Established in 1923 as the first university-based nursing school, Yale School of Nursing (YSN) has a nearly century-long commitment to science and research. Ann Kurth ’90 MSN, dean and Linda Koch Lorimer Professor of Nursing, is proud to uphold that tradition.
“Yale nurses lead the way in applying scientific advances to clinical practice,” Kurth said. “One of my most exciting roles as dean is to support our faculty members who conduct research on significant health issues, while cultivating the spirit of innovation in our students.”
With its seventy nursing scientists and clinicians, the YSN faculty continually break new ground in nursing science, drawing from basic, clinical, biobehavioral, translational, and community-engaged research approaches. This breadth of perspectives allows for a nuanced understanding of health—nurses explore the impacts of environmental factors, access to healthcare, genetics, educational and behavioral interventions, and more—and positions the school to bring the best ideas to bear on health system, population, and patient outcomes.
Funding innovative science
To support this work, Thomas ’83 and Wendy ’83 Naratil have endowed a permanent fund at YSN. The Wendy U. and Thomas C. Naratil Nursing Innovation Fund will enable one faculty member each year to undertake a cutting-edge project or pursue a new research idea. The dean will select a recipient whose work promises to have a meaningful impact on the school and in the wider world, with an eye towards pilot research, new clinical initiatives, global health projects, or creative pedagogy.
“Tom and Wendy are committed to spurring innovation in nursing,” Kurth said. “At the same time, their gift provides critical faculty support, helping to attract even more outstanding scientists to YSN. I am grateful for their generous and far-sighted contribution.”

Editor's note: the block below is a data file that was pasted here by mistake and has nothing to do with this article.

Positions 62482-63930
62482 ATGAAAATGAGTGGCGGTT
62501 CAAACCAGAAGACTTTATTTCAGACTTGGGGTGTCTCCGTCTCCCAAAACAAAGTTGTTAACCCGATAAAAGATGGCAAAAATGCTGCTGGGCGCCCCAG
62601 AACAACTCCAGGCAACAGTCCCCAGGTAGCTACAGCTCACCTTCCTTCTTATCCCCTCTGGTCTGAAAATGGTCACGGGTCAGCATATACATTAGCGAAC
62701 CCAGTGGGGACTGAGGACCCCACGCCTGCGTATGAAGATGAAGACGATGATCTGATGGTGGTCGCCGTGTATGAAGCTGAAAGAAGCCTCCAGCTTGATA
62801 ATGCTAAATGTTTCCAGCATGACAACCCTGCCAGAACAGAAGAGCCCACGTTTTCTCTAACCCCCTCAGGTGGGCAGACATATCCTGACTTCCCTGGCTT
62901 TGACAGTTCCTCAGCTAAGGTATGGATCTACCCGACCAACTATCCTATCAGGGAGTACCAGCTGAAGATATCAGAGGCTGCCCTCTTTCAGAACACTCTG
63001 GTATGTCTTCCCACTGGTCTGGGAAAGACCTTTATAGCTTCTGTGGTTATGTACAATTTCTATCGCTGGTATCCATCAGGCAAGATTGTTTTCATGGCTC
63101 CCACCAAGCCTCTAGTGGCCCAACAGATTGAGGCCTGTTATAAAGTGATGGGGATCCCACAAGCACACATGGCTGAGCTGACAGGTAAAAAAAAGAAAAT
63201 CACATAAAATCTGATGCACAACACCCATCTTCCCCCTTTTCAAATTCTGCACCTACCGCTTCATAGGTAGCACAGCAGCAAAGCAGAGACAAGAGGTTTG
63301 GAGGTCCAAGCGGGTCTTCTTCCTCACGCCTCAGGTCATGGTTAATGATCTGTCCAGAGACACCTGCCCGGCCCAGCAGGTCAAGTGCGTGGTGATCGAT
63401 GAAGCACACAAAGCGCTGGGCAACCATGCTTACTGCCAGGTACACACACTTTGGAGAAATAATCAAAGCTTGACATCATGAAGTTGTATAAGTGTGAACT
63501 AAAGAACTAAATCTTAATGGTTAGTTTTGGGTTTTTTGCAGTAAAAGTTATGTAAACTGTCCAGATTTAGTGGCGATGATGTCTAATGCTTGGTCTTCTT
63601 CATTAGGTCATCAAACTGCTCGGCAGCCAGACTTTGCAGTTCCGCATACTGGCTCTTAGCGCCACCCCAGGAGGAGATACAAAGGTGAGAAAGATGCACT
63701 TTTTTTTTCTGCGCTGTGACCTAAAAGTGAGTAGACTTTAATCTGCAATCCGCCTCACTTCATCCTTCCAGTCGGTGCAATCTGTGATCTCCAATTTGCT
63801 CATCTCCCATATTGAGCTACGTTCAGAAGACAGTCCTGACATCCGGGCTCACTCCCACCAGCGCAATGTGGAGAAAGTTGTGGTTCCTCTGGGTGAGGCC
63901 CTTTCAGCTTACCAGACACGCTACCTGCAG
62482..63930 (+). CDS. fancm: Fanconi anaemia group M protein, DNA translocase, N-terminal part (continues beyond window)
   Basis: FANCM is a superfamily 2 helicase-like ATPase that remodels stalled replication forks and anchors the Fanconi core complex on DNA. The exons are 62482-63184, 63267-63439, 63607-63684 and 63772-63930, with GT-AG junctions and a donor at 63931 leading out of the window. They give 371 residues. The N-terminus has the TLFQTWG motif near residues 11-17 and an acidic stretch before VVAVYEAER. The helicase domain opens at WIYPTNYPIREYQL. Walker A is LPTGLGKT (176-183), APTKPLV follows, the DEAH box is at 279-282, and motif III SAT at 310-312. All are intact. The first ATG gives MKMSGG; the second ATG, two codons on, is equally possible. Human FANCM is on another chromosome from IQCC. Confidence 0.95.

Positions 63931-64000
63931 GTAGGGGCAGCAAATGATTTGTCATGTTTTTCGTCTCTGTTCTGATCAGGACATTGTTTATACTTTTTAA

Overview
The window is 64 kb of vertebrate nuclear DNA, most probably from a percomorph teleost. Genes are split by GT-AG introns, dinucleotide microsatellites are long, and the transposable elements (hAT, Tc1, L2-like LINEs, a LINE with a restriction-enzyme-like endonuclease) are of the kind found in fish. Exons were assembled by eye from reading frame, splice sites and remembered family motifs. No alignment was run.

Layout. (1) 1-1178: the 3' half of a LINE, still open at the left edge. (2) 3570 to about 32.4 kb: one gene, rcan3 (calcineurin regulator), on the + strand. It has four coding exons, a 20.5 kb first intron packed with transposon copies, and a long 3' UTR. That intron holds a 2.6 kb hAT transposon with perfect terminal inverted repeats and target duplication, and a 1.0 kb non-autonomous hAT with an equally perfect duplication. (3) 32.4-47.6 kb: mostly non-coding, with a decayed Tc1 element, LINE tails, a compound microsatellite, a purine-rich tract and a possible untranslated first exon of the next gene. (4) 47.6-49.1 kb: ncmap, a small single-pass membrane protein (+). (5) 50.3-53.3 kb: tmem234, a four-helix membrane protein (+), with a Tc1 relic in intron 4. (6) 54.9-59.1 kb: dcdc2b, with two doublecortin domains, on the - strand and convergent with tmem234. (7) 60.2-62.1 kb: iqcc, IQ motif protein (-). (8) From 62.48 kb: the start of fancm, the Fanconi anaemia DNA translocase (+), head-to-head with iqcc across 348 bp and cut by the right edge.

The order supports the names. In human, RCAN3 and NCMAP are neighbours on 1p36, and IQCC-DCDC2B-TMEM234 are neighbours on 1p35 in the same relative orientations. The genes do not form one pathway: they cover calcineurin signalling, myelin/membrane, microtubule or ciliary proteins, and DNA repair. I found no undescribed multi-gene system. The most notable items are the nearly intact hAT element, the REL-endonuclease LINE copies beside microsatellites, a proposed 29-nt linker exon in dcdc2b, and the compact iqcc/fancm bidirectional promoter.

Improving healthcare for all
Tom and Wendy Naratil have an abiding interest in healthcare: they are both members of the YSN Dean’s Leadership Council, and in 2013 they endowed an annual award at the Yale School of Medicine to support innovation in women’s health. When their daughter enrolled in nursing school at Villanova, the Naratils began to focus on the crucial role nurses play in healthcare.
“We made this gift because we saw the great difference nurses make for both their patients and the healthcare system,” Wendy Naratil said. “There is tremendous potential for creative healthcare solutions to improve peoples’ lives.”
Leaders in health science
YSN nurses and midwives are prolific researchers. A sampling of projects shows the range and impact of their work.
Dr. Marianne Davies works with an interdisciplinary team treating patients with stage IV lung cancer at Smilow Cancer Center, developing new immunotherapies and clinical practices. Immunotherapies prompt the body to fight cancer by stimulating antibody and T-cell responses and using immune checkpoint inhibitors.
Dr. Holly Powell Kennedy shapes the global research agenda in midwifery as part of an international team that has identified and assessed research gaps worldwide in maternal and child health.
Dr. Soohyun Nam studies social networks and obesity risk behaviors among African-American women. Her interests include self-management for chronic diseases such as obesity, type 2 diabetes, and cardiovascular diseases, as well as health disparities affecting underserved adults of diverse race and ethnicity.
Dr. Julie Womack studies HIV/AIDS in an aging population, with a focus on HIV-infected women. She uses natural language processing and machine learning to explore associations between HIV infection and conditions associated with aging, including falls, heart disease, and sleep disturbance.
Dr. Linda Honan collaborates with the Schools of Engineering and of Medicine, to use innovative approaches to enhancing student skills in clinical observation and physical examination, including creating a ‘beat box’ device that simulates a range of pulses.
Dr. Lois Sadler and Dr. Nancy Redeker have a NIH-funded study to develop a healthy sleep program for urban families raising young children. Dr. Sadler is also principal investigator of a W.K. Kellogg Foundation-funded effort to disseminate the Minding the Baby® home visiting program that improves outcomes for vulnerable mothers and children.
Dr. Nancy Redeker directs YSN’s Center for Biobehavioral Research and has an extensive NIH-funded sleep science research portfolio, engaging with colleagues at the School of Medicine including on a newly-funded NIH R01 grant
As these examples illustrate, nursing as a ‘STEAM’ discipline (science, technology, engineering, arts, medicine) stands ready to contribute to Yale’s scientific priorities as well as its pedagogical mission. “This work, that can impact the health of populations around the globe, will be expanded by the Naratil’s gift”, summarizes Dr. David Vlahov, YSN’s Associate Dean for Research.
This story was originally published in Eli Magazine, Yale University, August, 2018.